SoCal law enforcement, business owners looking for ways to prevent wave of flash-mob robberies

CENTURY CITY, LOS ANGELES (KABC) — Several recent flash mob robberies have local high-end stores on alert.

Dozens of masked suspects have run out of stores in Century City, Canoga Park, Glendale and other Southern California communities with armfuls of stolen merchandise, sometimes worth hundreds of thousands of dollars.

In one recent hit, roughly 30 people stole more than $300,000 in merchandise from the Westfield Topanga mall on Saturday.

Dressed in disguises and moving quickly, they all escaped.

As thieves often do.

Mob-style smash-and-grab robbery at Nordstrom store inside Topanga mall leaves shoppers on edge

LAPD data shows last year, only about a quarter of such robberies led to an arrest.

Leaders in the law enforcement and business communities are saying enough is enough.

“We’ve gotta get our elected officials to change some laws, enforce the laws we have and hold people accountable – especially these criminals that are doing it over and over again,” said developer Rick Caruso, owner of the Grove and other SoCal retail centers.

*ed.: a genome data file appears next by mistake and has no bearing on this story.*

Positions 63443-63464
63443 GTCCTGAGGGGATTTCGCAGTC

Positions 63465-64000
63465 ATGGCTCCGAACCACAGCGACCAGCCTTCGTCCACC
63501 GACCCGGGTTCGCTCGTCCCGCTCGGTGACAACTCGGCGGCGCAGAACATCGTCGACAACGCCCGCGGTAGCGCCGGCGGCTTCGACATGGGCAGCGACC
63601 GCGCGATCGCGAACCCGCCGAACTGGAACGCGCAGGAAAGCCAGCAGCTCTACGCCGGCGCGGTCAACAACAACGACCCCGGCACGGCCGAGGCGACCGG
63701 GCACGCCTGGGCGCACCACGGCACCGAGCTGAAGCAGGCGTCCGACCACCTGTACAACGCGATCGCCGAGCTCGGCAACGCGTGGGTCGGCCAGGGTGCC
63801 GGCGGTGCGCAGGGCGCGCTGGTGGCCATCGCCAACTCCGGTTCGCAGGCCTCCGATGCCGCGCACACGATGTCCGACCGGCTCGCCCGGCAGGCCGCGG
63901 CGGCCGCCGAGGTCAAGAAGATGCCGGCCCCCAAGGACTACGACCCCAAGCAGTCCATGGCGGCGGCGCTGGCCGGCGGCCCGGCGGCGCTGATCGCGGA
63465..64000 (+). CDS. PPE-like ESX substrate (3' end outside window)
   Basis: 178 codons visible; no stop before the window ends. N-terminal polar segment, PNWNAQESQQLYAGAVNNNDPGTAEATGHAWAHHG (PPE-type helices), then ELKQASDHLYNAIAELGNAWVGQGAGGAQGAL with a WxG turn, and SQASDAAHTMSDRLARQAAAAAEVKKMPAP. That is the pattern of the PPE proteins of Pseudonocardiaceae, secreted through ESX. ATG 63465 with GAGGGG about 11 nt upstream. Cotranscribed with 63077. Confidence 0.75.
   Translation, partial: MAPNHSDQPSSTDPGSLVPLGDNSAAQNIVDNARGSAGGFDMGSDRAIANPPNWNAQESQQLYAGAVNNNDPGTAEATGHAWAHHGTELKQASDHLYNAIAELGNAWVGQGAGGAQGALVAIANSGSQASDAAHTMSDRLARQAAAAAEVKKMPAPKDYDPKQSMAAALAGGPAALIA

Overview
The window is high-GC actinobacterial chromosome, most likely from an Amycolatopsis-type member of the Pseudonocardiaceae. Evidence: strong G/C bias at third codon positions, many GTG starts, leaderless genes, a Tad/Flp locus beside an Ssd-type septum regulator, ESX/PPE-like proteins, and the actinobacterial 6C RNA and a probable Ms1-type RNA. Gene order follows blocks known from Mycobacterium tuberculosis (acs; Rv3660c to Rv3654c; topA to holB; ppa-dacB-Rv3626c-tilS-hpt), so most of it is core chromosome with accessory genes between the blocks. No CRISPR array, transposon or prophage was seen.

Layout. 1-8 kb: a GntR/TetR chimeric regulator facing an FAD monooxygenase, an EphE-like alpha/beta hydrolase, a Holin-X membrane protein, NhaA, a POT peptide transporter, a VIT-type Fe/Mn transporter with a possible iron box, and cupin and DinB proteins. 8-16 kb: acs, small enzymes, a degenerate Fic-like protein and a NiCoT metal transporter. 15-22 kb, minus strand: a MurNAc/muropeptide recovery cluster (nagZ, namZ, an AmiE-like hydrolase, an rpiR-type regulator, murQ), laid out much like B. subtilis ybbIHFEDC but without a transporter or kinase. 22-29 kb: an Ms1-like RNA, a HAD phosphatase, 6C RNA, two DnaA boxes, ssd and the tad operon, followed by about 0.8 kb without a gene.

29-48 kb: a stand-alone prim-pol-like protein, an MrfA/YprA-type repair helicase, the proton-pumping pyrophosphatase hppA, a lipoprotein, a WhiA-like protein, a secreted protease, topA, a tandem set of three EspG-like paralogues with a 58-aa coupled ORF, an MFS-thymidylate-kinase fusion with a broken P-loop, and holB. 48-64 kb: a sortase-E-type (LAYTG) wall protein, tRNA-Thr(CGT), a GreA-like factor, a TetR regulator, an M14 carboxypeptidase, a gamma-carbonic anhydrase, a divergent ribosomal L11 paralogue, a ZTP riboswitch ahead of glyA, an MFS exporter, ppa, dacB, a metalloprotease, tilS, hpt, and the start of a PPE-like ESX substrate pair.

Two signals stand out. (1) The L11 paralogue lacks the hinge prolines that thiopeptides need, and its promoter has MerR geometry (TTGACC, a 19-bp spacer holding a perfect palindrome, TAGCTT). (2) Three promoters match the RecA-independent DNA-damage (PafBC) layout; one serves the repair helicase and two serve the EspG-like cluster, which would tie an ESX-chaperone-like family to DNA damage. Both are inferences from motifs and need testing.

One of Caruso’s properties, the Americana in Glendale, was hit by a similar flash-mob style theft last week.

The week before that, another group ran out of Westfield Century City’s Gucci store with arms full of bags, even luggage in tow.

“I cringe when I see these national stories about California because that’s not what we’re about,” said Rachel Michelin, president of the California Retailers Association. “These aren’t the values of the people who live in California.”

“All we want to do as retailers is safely be able to operate our stores.”

An ABC7 analysis of retail robberies, burglaries and thefts reported by the LAPD show these types of crimes over the last 12 months are the highest they’ve been since at least 2010.

Los Angeles County Sheriff Robert Luna is exploring crime centers, to help the response time.

“Where there are either government cameras, private cameras that are giving an indication of activity that may be occurring and then give us the ability to respond even faster to some of these,” Luna said.

But leaders are divided over what to do when the thieves are actually caught.

Efforts to amend California’s shoplifting and petty theft laws have failed.

LA County has reinstated zero-bail for nonviolent, low-level offenses.

But on Monday, District Attorney George Gascón said these crimes go beyond that.

“We view them as organized crime, and we will use every tool available under the law when there is an arrest made to make sure that these individuals are held accountable,” Gascón said.

Gascon says people who buy the goods are part of the problem by perpetuating demand. Technically it’s illegal to knowingly buy stolen goods but the “knowingly” part makes it more difficult to enforce and prosecute.

By info

Leave a Reply

Your email address will not be published. Required fields are marked *